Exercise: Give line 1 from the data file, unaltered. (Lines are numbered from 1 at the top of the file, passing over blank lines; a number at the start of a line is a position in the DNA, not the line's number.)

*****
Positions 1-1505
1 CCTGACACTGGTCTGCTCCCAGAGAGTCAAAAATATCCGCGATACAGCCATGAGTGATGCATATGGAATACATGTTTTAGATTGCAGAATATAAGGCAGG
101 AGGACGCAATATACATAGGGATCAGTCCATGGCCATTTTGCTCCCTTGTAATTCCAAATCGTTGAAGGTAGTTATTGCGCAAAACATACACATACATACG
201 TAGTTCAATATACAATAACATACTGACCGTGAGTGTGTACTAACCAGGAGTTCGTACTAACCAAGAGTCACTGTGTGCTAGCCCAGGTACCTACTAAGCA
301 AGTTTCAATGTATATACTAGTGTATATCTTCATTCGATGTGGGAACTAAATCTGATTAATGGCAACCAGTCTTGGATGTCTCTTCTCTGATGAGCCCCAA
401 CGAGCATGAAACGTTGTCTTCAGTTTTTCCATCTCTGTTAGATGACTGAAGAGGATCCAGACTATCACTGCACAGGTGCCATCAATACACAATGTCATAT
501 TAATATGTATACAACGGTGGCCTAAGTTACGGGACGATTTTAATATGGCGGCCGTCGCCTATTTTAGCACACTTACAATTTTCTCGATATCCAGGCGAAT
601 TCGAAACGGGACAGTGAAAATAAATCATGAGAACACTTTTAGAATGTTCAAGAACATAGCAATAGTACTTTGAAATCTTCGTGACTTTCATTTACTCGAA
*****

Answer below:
Positions 1-1505